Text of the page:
Outdoor Fun at Lynches River County Park

By:Marie McAden


Lynches River County Park has taken the standard nature trail and elevated it to new heights — literally. The Canopy Walk — one of its featured attractions — runs 147 feet through the forest, only from the tree tops.

The walk starts out at the backdoor of the Environmental Discovery Center and takes you over four sky bridges that connect to platforms built around trees. From these high perches you get a birds-eye view of the 676-acre park. The last platform overlooks the Lynches River.

Only two people at a time are allowed on each section of sky bridge. Be forewarned: the bridge spans shake when you walk across them — just enough to add some excitement to your trek.

The Canopy Walk is one of several great recreational amenities featured in the park, located in the Pee Dee regionof the state not far from the intersection of Interstates 95 and 20. Its natural features include a river swamp, sand hills, pine forests and the namesake Lynches River. In a few days, I’ll be posting a blog about paddling this state scenic river.

Along with the Canopy Walk, the park offers several short nature trails, including the one-mile Stagecoach loop. You can start this trail on the elevated Riverwalk, which runs 1,200 feet through the river floodplain. Be sure to take the spur that leads to a platform overlooking the river.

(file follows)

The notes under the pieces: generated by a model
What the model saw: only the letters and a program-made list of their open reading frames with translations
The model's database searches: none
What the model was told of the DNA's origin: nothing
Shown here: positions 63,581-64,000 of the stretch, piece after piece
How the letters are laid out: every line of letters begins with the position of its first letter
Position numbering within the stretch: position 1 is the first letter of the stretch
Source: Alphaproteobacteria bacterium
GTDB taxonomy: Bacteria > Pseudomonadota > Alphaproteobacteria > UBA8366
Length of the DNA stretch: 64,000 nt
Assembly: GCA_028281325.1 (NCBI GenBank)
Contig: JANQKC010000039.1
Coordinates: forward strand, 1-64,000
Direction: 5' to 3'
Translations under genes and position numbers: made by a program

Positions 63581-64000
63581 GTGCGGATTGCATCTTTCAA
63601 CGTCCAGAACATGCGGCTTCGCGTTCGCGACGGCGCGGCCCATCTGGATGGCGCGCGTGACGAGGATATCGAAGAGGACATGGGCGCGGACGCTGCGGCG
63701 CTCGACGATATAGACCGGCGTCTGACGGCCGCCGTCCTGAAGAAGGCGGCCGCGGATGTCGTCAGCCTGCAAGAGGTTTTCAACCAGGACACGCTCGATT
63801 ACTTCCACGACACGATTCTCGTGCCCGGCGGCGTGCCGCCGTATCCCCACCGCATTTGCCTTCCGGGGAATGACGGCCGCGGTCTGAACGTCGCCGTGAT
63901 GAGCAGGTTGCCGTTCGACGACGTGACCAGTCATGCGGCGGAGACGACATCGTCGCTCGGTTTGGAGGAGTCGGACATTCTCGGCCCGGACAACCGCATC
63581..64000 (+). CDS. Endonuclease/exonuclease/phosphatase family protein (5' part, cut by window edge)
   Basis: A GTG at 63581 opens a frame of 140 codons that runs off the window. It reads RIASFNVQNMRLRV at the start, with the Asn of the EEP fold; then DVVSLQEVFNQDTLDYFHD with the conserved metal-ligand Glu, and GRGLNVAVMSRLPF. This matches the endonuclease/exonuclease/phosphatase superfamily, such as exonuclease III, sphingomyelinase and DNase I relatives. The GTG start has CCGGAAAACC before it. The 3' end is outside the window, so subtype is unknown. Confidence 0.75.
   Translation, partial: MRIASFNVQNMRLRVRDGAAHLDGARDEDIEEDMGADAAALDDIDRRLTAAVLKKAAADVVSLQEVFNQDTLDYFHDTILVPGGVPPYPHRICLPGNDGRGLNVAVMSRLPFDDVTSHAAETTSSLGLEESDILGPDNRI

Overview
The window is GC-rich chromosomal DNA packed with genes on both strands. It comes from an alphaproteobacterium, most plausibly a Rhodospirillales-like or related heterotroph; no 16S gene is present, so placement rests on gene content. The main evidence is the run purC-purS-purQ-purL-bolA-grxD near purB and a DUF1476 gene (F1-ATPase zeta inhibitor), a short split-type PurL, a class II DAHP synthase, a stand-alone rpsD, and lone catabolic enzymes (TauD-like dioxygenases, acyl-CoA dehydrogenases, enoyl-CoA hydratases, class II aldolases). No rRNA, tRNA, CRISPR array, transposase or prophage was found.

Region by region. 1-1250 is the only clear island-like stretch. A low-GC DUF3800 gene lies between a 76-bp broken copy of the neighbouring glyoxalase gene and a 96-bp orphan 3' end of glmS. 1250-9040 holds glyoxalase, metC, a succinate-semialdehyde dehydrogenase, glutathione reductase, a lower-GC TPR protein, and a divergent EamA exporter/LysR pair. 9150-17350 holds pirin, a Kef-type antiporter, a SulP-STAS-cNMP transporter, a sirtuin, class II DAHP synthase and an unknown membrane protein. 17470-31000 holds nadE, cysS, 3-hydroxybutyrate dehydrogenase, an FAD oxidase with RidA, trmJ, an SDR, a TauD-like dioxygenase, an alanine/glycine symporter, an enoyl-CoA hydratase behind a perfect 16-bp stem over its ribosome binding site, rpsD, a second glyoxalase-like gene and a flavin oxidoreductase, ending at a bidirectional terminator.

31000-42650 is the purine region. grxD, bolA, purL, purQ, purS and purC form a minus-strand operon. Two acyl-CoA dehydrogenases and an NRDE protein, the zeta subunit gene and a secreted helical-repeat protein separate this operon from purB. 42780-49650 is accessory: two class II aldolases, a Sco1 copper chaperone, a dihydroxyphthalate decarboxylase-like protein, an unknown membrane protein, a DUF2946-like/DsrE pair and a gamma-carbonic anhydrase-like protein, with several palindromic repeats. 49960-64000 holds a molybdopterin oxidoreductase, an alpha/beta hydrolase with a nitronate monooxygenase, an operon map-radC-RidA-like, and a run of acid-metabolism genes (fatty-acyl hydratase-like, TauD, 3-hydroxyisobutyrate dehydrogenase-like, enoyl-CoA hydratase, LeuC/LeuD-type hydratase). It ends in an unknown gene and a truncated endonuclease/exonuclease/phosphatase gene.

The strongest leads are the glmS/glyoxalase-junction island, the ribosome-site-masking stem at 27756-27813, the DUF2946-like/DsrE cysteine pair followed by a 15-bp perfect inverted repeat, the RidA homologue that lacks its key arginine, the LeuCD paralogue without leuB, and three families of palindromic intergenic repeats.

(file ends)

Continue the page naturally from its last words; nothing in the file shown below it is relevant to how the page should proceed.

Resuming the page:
At the end of the boardwalk, you’ll connect with the Stagecoach Trail. If you go right and walk about a quarter mile, it will take you back to the parking lot near the canoe launch. Instead, head left through the woodlands and continue on the loop.

Along the way are five outdoor education stations with information about soil, forestry, air, wildlife and water. You’ll also find color photograph plaques identifying various plants and trees.

Keep to the right on the loop to follow a portion of the historic Stagecoach Road. The most significant means of travel in the 1700s and 1800s, it ran from Washington, D.C., to Savannah, Ga.

The park also features a playground, campground, two cabins, a splash area open in the summer and the Environmental Discovery Center — the centerpiece of the park. Designed to blend into the natural setting, it offers visitors a closer look at the wildlife that makes its home in the area.

Live exhibits include a corn snake, a baby American alligator, yellow-bellied and red-eared slider turtles and an observation bee hive. I was more fascinated by the less lively critters on display. Laid out on a table for you to feel are the pelts of a variety of animals, including fox, skunk, beaver, squirrel, raccoon and mink. My choice for the softest and most luxurious: the beaver.

The Environmental Discovery Center is open from 9 a.m. to 5 p.m. Tuesday through Saturday and 1 to 5 p.m. Sundays. For more information on Lynches River County Park, click here http://lynchesriverpark.com/lrp.aspx or call (843) 389-0550.

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